LookingForClues - Article

  Tai Chi

Reduce stress and improve tone and balance with Tai Chi!  This easy to learn form of exercise is made up of slow and dance like movements.  Tai Chi is based on an ancient Chinese martial art but is currently very popular all over the world.  Tai Chi is said to lower stress levels, increase flexibility, improve balance and posture, tone muscles, and even slow the aging process!  Since it is easy to learn, easy on joints and can be done standing or sitting, Tai Chi is popular with all age groups.

This web page is a great place to learn more about Tai Chi.  The first step is to learn what Tai Chi is, and how it can benefit you.  Further down on this page, we present an article called, " TAI CHI CHUAN FOR TOTAL FITNESS".  The article is written by a woman who claims that it helps keep her coordinated and mobile, despite her minor arthritis.  Read the article and learn how Tai Chi can help you to manage stress, control blood pressure, reduce arthritis pain, and age well.

After you have read our article, follow the Related Links we provide to other informative and interesting web sites about Tai Chi.  Also, be sure to buy a few of the Books we recommend below, to learn even more about Tai Chi.  One book is aimed at Seniors and one book comes with a DVD to help you to learn the movements!  After reading our article, I'm sure you'll want to get some of these books and see what Tai Chi can do for you!

 Related Links:

Wikipedia, Tai Chi 
Wikipedia has a very comprehensive article on Tai Chi.  Sections include Overview, Techniques, History, and Modern Forms.  Links included. 

T'ai Chi Magazine, T'ai Chi Information 
A list of over a dozen articles on Tai Chi, including "...Find a Good Teacher" and "What is the Proper way to Breathe...".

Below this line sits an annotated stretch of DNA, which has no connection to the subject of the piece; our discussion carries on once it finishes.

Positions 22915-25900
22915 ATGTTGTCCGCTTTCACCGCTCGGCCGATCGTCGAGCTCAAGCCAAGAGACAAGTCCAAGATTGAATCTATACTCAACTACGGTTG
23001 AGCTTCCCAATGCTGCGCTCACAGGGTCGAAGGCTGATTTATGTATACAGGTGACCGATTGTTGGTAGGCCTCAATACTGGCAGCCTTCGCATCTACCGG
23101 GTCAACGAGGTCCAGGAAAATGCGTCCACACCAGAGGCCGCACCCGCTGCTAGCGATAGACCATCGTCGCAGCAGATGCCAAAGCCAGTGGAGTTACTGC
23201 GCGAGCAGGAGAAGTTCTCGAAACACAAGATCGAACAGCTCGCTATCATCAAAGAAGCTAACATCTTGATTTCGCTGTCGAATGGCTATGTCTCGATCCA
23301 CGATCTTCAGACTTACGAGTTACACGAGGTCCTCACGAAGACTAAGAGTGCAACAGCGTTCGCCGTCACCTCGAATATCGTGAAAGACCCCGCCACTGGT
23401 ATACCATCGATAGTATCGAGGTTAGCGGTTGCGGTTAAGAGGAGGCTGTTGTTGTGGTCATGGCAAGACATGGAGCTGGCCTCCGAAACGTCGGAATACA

Tai Chi Network 
According to the site, "The Tai Chi Network is an online community of teachers and students seeking Tai Chi instructors. This online community offers a way to easily connect teachers with students." 

Arthritis Today article on Tai Chi  
An article on Tai Chi from the Arthritis Foundation's web site.  It discusses Motions, Styles, Good Advice and What Science Says. 

Tai Chi articles 
A collection of articles on Tai Chi.  Categories include History, Benefits and Style.  

 Read These Books:
The most popular form of exercise in the world, T'ai Chi can slow the aging process, increase balance and flexibility, lower stress levels, and enhance the body's natural healing powers. Now, with over 300 illustrations, this updated #1-selling guide has been expanded so that readers can create a practice for themselves. Based on the latest research, this new edition includes:

- A DVD that demonstrates 64 groups of movements that are difficult to learn from print alone
- A new illustrated format
- An expanded and updated T'ai Chi yellow pages resource
- Expanded health/medical benefits
Whatever your level of fitness, Step-by-Step Tai Chi offers a simple but effective program of exercise and stress reduction, based on the ancient Chinese art of Tai Chi. In addition to learning the fundamentals of Tai Chi through his carefully designed four-level program, Master Lam Kam Chuen will introduce you to Small Circle Form Tai Chi, an original method he has developed - based on classical Tai Chi styles - requiring a minimum of time and space.